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Powerful AI Risk Assessment Tool Predicts Outcomes in Heart Failure Patients

By HospiMedica International staff writers
Posted on 16 May 2024
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Image: The new risk assessment tool determines patient-specific risks of developing unfavorable outcomes with heart failure (Photo courtesy of 123RF)
Image: The new risk assessment tool determines patient-specific risks of developing unfavorable outcomes with heart failure (Photo courtesy of 123RF)

Heart failure is a serious condition where the heart cannot pump sufficient blood to meet the body's needs, leading to symptoms like fatigue, weakness, and swelling in the legs and feet, and it can ultimately result in death. It is a progressive disease, making it crucial for healthcare providers to identify patients at high risk of worsening outcomes. Now, researchers have introduced a potent new risk assessment tool designed to predict the prognosis of patients with heart failure. This tool marks an advancement over previous methods by utilizing machine learning (ML) and artificial intelligence (AI) to assess individual risks of developing serious complications associated with heart failure.

This innovative model was developed by researchers at the University of Virginia Health System (Charlottesville, VA, USA), using anonymized data from thousands of patients who participated in heart failure clinical trials previously sponsored by the National Institutes of Health’s National Heart, Lung, and Blood Institute. When evaluated, the model proved more effective than existing predictors in forecasting outcomes for a wide range of patients, including the likelihood of requiring heart surgery or a transplant, the risk of rehospitalization, and the risk of mortality. The success of the model is attributed to the integration of ML/AI technologies and the inclusion of hemodynamic clinical data, which detail how blood moves through the heart, lungs, and other parts of the body. By applying this model, doctors can tailor treatment more precisely to each patient's needs, potentially extending and improving the quality of their lives, according to the researchers.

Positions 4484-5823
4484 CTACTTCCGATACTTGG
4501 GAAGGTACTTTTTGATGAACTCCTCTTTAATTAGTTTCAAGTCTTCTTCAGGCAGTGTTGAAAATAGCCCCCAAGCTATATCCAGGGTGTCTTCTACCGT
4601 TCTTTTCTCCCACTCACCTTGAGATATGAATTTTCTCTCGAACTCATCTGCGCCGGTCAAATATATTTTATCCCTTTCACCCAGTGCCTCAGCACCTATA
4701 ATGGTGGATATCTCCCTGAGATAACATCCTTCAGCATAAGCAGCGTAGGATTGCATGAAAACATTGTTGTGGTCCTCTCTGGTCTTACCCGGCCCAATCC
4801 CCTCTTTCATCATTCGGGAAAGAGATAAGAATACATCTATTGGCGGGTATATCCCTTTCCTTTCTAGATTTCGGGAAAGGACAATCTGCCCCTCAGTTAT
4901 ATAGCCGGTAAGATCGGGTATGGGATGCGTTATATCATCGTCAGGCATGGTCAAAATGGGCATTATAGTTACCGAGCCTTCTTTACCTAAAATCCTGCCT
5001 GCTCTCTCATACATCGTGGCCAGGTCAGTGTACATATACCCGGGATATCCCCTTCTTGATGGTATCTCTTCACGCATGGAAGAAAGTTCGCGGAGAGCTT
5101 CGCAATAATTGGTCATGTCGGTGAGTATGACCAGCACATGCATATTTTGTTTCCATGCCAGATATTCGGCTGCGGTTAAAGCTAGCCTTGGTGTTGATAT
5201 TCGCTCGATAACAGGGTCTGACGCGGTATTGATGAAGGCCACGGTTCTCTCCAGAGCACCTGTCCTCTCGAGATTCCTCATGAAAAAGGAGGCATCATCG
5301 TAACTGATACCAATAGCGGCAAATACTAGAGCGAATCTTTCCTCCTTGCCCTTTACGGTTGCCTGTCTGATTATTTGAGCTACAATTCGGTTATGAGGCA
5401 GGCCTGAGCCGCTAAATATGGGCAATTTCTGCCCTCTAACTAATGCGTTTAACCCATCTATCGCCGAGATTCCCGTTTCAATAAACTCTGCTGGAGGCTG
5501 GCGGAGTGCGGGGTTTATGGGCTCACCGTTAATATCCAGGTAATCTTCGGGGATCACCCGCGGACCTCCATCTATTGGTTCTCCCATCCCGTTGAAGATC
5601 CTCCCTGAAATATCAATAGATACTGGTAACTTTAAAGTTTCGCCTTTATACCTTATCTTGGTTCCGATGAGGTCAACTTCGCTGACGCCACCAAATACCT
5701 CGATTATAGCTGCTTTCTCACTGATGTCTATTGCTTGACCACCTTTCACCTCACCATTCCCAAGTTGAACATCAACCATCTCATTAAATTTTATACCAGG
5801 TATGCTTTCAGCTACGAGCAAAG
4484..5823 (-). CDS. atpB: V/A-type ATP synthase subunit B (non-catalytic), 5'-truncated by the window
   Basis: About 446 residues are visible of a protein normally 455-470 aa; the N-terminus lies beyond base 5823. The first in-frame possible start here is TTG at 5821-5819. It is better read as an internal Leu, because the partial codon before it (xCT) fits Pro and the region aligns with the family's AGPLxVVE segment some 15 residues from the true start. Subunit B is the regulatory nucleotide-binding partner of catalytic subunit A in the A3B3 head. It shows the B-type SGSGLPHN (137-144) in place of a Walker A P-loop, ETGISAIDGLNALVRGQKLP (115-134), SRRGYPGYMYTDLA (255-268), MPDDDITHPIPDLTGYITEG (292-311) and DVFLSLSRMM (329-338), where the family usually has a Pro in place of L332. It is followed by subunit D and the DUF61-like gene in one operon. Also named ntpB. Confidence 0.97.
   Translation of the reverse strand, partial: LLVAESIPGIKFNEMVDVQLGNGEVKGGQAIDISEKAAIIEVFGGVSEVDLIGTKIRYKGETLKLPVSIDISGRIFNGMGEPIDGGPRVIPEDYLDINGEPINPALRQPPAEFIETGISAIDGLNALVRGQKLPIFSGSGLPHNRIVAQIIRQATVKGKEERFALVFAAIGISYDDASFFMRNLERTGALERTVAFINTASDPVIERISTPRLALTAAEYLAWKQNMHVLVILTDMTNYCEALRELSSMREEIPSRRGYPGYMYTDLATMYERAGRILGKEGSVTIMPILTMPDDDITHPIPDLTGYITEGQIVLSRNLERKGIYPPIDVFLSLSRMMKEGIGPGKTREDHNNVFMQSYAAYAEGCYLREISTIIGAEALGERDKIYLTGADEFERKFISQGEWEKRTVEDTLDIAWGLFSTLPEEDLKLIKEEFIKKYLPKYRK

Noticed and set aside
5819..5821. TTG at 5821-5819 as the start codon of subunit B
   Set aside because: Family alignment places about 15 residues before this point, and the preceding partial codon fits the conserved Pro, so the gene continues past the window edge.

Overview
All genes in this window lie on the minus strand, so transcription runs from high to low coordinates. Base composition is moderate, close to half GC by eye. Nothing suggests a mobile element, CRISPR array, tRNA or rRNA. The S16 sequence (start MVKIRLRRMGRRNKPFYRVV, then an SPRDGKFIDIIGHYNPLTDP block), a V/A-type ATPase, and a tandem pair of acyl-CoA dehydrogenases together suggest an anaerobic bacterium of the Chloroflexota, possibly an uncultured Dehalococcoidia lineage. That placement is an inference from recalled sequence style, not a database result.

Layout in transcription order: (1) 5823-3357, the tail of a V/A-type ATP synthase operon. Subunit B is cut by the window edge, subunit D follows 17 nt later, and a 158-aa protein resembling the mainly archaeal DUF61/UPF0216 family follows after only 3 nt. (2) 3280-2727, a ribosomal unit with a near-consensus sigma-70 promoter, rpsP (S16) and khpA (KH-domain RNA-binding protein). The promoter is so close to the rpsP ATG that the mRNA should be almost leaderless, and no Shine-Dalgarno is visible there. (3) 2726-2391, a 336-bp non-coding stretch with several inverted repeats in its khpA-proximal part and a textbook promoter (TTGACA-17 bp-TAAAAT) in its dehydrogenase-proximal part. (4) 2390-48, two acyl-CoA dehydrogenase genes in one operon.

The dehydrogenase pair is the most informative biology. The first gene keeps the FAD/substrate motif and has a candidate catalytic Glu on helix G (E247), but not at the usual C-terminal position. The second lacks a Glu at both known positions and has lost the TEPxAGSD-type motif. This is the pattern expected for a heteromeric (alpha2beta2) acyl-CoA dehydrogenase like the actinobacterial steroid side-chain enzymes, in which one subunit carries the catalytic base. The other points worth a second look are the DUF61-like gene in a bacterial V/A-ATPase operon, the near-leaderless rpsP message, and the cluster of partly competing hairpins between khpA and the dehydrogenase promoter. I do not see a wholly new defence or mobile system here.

“Heart failure is a progressive condition that affects not only quality of life but quantity as well. All heart failure patients are not the same. Each patient is on a spectrum along the continuum of risk of suffering adverse outcomes,” said researcher Sula Mazimba, MD, a heart failure expert. “Identifying the degree of risk for each patient promises to help clinicians tailor therapies to improve outcomes.”

“This model presents a breakthrough because it ingests complex sets of data and can make decisions even among missing and conflicting factors,” added researcher Josephine Lamp, of the University of Virginia School of Engineering’s Department of Computer Science. “It is really exciting because the model intelligently presents and summarizes risk factors reducing decision burden so clinicians can quickly make treatment decisions.”

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